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Why Your Website Is Insecure – Cryptosystem Basics

May 23, 2013


We have witnessed lots of new websites and mobile apps sprouting out of this tech bubble; many of which are built by inexperienced developers or developed in a hurry by the impatient entrepreneur. Consequently, we hear too frequently that some website was hacked or that a server holding sensitive data was compromised. Most of us brush it off with a “Whew! It didn’t happen to me.” Well, how many websites or services have you joined? How many of these sites/services share the same password? I’m pretty sure you don’t have a unique password for each site or service you signed up for. How many of these dot coms store your personal information? It should be a concern. This is why I’m hesitant to register for that trendy new silicon valley startup dot com; I cringe at the lack of security practices employed by many developers. The negligence is almost criminal. Displaying a GoDaddy secure logo or McAfee secure seal doesn’t mean crap. This false sense of security stems from the fact that the site complies with some arbitrary checklist of common exploits (eg. XSS, SQL injection).

I don’t claim to be an expert in security, but allow me to share some cryptosystem basics with you.

Passwords

This is where you use a cryptographic hash function to encrypt (or hash, rather) your passwords. Hash functions go one way… meaning once you encrypt your password, your password cannot be “decrypted” back into plain text. Enc(Plaintext)->Cipher exists, nevertheless Dec(Cipher)->Plaintext does not. When a user logs in, hash the entered password and compare the new hash with the old hash that you have stored.

However, there is a problem. Running php -r "echo md5('password');" returns 5f4dcc3b5aa765d61d8327deb882cf99. I can run it 100 times and it will always return that value. I now know that a hash of 5f4dcc3b5aa765d61d8327deb882cf99 means the plain text version of the password is “password”. With a few lines of code, I can create a script that brute forces a md5 hash of every alphanumeric combination and store each of those hashes in a table. This is also known as a “rainbow table”. A rainbow table makes it very easy to reverse lookup a hash and return the unhashed text. So by storing “5f4dcc3b5aa765d61d8327deb882cf99” in your rainbow table, next time you run across that hexadecimal, you now know it equates to the plain text “password”. To protect against rainbow table attacks, use a salt. What is a salt? md5("thisisasalt"."password") That is a salt. It’s an arbitrarily long string that is prepended to the password before it is hashed.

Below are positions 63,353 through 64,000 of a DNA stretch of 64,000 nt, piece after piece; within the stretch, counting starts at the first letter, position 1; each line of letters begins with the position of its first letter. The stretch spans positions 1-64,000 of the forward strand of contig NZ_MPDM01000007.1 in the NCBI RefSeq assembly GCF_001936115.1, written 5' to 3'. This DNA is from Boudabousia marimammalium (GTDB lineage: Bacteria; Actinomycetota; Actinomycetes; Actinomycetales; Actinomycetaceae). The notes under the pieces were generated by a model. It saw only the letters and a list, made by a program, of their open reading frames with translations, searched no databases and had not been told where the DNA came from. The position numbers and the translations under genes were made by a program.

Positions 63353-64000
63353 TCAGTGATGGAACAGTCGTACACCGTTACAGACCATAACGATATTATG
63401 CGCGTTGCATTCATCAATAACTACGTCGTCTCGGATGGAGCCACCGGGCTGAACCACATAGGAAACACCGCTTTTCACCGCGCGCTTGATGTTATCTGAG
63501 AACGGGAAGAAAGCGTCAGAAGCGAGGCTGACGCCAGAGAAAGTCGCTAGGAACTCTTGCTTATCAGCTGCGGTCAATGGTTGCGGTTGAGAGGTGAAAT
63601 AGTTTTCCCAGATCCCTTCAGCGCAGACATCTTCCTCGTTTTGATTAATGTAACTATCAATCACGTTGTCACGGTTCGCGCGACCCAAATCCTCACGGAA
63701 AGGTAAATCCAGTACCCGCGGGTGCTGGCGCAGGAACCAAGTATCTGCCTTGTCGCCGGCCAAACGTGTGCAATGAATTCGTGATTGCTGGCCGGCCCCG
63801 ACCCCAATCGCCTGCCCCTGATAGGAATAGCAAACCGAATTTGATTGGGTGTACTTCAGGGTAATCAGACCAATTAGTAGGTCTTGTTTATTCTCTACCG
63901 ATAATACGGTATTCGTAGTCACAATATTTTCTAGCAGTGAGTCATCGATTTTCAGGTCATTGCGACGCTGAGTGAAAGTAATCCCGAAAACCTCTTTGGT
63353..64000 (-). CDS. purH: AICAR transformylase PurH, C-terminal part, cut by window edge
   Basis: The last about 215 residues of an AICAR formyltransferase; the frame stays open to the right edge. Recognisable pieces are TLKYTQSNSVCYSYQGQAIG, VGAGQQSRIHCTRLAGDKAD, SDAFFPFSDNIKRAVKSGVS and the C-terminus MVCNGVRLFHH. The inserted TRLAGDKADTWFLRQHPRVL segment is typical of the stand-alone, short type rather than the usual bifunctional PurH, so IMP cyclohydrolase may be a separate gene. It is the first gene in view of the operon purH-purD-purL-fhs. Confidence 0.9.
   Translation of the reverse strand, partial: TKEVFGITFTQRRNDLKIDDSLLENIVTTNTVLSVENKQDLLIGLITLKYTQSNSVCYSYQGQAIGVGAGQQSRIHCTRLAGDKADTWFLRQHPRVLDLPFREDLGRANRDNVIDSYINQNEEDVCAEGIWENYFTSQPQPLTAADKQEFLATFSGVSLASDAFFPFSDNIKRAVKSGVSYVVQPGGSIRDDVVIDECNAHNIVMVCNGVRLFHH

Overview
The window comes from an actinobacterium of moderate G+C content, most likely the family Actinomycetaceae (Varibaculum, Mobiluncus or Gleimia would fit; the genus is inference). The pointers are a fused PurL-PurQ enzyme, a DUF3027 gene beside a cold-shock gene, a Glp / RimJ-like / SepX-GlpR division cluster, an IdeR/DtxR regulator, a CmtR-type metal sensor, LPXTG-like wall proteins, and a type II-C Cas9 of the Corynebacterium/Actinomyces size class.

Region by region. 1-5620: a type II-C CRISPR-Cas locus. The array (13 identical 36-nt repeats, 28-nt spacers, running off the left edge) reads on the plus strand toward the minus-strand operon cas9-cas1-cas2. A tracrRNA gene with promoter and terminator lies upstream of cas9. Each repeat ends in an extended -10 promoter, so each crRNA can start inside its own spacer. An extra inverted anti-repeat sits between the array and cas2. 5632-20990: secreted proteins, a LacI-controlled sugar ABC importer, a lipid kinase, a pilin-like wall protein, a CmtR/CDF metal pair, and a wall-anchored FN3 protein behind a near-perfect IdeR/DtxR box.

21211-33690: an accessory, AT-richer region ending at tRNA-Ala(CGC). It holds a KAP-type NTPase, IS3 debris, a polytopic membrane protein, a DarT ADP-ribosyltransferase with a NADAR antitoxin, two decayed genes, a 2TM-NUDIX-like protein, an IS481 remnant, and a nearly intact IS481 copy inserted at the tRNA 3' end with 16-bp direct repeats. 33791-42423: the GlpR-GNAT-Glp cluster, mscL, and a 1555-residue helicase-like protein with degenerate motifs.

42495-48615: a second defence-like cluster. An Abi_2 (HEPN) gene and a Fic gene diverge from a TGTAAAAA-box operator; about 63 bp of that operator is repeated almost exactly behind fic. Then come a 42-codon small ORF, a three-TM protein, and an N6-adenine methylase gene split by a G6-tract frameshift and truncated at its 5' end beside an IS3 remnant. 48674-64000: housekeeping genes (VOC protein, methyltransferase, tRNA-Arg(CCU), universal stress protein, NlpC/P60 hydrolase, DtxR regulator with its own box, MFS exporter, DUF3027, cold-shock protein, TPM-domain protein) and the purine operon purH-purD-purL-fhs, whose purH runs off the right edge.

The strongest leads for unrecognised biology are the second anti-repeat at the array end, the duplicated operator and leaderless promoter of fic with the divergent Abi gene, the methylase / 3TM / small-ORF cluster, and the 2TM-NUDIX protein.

MD5 isn’t known to be a secure cryptographic hash function and is not recommended. I have heard of hackers utilizing cloud computing to unhash MD5 passwords in a matter of seconds. Instead, use Bcrypt. Not only does Bcrypt implement a salt, you can increase the iterations to make it slower by (2^n). In other words, it adapts to the times and makes it very difficult to brute force despite the increase in processing power. But no matter what, always enforce long alphanumeric passwords that aren’t in the dictionary. This will make your password very difficult to brute force.

Sensitive Data (transport)

Do you recall middle school? Imagine you are in a classroom and you want to pass a sensitive letter to your friend sitting across the room. What can you do to ensure that only your friend can read the message? This is similar to entering credit card information to make an online purchase. I’ve demonstrated how easy man-in-the-middle attacks are in previous blog posts and we want to prevent anybody but the recipient from reading our message. If you encrypt the message with a symmetric cryptographic function, sure your recipient will be able to decrypt the message but at some point, it would have been necessary for you to agree upon a key.

encrypt(message,key)->ciphertext
decrypt(ciphertext,key)->message